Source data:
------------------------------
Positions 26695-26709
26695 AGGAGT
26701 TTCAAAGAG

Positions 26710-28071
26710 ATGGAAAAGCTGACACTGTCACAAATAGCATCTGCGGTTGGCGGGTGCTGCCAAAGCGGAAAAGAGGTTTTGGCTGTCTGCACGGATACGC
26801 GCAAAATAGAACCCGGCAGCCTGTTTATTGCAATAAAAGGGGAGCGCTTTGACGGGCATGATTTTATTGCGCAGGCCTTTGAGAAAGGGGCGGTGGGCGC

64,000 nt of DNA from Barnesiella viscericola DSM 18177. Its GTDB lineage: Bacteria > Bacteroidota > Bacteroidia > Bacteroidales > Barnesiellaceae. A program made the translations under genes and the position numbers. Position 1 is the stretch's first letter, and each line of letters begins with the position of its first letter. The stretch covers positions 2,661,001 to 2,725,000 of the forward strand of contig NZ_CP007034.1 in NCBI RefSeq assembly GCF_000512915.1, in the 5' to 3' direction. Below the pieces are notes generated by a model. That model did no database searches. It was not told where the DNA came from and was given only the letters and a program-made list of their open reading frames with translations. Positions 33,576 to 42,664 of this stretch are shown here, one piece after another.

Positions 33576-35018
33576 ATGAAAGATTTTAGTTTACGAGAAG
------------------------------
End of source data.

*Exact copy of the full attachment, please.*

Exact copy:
Positions 26695-26709
26695 AGGAGT
26701 TTCAAAGAG

Positions 26710-28071
26710 ATGGAAAAGCTGACACTGTCACAAATAGCATCTGCGGTTGGCGGGTGCTGCCAAAGCGGAAAAGAGGTTTTGGCTGTCTGCACGGATACGC
26801 GCAAAATAGAACCCGGCAGCCTGTTTATTGCAATAAAAGGGGAGCGCTTTGACGGGCATGATTTTATTGCGCAGGCCTTTGAGAAAGGGGCGGTGGGCGC

64,000 nt of DNA from Barnesiella viscericola DSM 18177. Its GTDB lineage: Bacteria > Bacteroidota > Bacteroidia > Bacteroidales > Barnesiellaceae. A program made the translations under genes and the position numbers. Position 1 is the stretch's first letter, and each line of letters begins with the position of its first letter. The stretch covers positions 2,661,001 to 2,725,000 of the forward strand of contig NZ_CP007034.1 in NCBI RefSeq assembly GCF_000512915.1, in the 5' to 3' direction. Below the pieces are notes generated by a model. That model did no database searches. It was not told where the DNA came from and was given only the letters and a program-made list of their open reading frames with translations. Positions 33,576 to 42,664 of this stretch are shown here, one piece after another.

Positions 33576-35018
33576 ATGAAAGATTTTAGTTTACGAGAAG